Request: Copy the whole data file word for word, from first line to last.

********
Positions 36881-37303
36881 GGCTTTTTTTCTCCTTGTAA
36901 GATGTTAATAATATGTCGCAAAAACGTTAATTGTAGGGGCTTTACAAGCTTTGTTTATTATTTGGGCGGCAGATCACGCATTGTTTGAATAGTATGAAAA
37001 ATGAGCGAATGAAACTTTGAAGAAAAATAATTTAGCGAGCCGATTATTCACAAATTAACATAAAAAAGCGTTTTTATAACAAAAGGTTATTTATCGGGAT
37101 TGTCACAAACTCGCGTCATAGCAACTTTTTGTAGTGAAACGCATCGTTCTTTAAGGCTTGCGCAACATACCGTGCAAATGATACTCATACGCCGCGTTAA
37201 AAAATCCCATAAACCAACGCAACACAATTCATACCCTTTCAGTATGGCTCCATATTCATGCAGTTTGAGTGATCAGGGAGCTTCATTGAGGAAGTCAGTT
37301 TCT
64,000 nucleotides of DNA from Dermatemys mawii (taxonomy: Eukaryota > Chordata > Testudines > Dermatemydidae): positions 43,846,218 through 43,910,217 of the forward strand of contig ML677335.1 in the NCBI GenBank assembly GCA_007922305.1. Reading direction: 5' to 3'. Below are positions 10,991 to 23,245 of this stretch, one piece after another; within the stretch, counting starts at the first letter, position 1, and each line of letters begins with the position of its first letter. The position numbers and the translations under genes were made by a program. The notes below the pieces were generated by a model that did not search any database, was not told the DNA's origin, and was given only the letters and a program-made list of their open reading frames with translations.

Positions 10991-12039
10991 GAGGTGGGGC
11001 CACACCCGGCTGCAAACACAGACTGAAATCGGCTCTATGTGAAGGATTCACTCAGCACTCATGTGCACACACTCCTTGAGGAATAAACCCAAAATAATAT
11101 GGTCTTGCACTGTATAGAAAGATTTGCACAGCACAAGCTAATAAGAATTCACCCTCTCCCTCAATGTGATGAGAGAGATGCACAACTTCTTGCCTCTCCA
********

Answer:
Positions 36881-37303
36881 GGCTTTTTTTCTCCTTGTAA
36901 GATGTTAATAATATGTCGCAAAAACGTTAATTGTAGGGGCTTTACAAGCTTTGTTTATTATTTGGGCGGCAGATCACGCATTGTTTGAATAGTATGAAAA
37001 ATGAGCGAATGAAACTTTGAAGAAAAATAATTTAGCGAGCCGATTATTCACAAATTAACATAAAAAAGCGTTTTTATAACAAAAGGTTATTTATCGGGAT
37101 TGTCACAAACTCGCGTCATAGCAACTTTTTGTAGTGAAACGCATCGTTCTTTAAGGCTTGCGCAACATACCGTGCAAATGATACTCATACGCCGCGTTAA
37201 AAAATCCCATAAACCAACGCAACACAATTCATACCCTTTCAGTATGGCTCCATATTCATGCAGTTTGAGTGATCAGGGAGCTTCATTGAGGAAGTCAGTT
37301 TCT
64,000 nucleotides of DNA from Dermatemys mawii (taxonomy: Eukaryota > Chordata > Testudines > Dermatemydidae): positions 43,846,218 through 43,910,217 of the forward strand of contig ML677335.1 in the NCBI GenBank assembly GCA_007922305.1. Reading direction: 5' to 3'. Below are positions 10,991 to 23,245 of this stretch, one piece after another; within the stretch, counting starts at the first letter, position 1, and each line of letters begins with the position of its first letter. The position numbers and the translations under genes were made by a program. The notes below the pieces were generated by a model that did not search any database, was not told the DNA's origin, and was given only the letters and a program-made list of their open reading frames with translations.

Positions 10991-12039
10991 GAGGTGGGGC
11001 CACACCCGGCTGCAAACACAGACTGAAATCGGCTCTATGTGAAGGATTCACTCAGCACTCATGTGCACACACTCCTTGAGGAATAAACCCAAAATAATAT
11101 GGTCTTGCACTGTATAGAAAGATTTGCACAGCACAAGCTAATAAGAATTCACCCTCTCCCTCAATGTGATGAGAGAGATGCACAACTTCTTGCCTCTCCA